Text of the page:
Culture and Religion at New Moon

Judaism At New Moon

Like some camps in the US and Canada, New Moon grew out of a need of the Jewish community to find opportunities for children to enjoy camp in a safe, inclusive environment. Anti-semitism prevented entry into many resort lodges and similar recreational venues and a desire to retain the cultural traditions was strong. New Moon opened in the early 1950’s Through programming, ritual, and community involvement, campers learn about their rich and storied heritage. While we have no religious prayer at camp, we’ve maintained certain traditions, including the singing of a prayer before most meals, which is a mix of English and Hebrew. On Friday night, we dress in a white shirt and welcome the Sabbath with an traditional Shabbat dinner, camper-led with prayers over the candles and home-made challah bread. We follow the meal with a thematic service that is also camper and staff-led, that addresses world-issues that have direct camp life impact.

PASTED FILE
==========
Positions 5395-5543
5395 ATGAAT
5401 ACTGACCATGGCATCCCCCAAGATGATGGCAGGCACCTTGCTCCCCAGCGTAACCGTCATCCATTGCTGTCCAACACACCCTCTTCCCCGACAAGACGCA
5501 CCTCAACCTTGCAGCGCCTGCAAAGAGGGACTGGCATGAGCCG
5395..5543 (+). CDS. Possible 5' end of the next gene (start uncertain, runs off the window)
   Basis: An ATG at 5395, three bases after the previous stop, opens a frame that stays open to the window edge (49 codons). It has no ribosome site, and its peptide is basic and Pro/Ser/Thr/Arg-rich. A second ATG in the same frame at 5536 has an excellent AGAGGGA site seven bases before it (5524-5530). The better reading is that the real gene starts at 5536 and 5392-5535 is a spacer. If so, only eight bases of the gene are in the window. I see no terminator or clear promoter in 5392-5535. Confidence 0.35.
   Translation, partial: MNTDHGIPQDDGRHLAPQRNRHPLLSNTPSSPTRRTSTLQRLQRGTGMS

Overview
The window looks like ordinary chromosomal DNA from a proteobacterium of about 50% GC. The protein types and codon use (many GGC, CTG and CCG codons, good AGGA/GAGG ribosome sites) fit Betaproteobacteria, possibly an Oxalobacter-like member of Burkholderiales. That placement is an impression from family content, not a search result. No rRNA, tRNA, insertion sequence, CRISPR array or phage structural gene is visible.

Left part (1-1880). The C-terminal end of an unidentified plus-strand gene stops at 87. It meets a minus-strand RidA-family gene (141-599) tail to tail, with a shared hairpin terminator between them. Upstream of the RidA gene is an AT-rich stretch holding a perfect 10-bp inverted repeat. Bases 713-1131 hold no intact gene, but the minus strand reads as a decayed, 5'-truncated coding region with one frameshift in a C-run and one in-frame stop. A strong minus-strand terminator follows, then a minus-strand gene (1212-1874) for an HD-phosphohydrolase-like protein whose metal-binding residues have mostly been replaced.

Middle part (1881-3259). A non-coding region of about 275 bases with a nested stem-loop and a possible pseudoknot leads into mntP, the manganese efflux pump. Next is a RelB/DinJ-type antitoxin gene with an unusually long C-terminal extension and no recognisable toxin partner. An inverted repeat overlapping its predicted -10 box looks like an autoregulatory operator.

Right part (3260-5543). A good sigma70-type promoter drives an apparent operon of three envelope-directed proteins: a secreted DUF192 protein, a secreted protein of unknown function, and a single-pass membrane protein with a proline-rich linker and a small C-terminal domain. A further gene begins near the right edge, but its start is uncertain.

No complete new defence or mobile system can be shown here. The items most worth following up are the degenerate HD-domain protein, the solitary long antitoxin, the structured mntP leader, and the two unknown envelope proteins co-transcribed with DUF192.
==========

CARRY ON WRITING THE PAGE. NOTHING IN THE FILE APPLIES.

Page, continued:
Non-Jewish campers and staff are very much part of our broad camp culture and are of course welcome and feel completely comfortable in our environment. Our philosophy not only promotes the values of inclusiveness, but insists on it!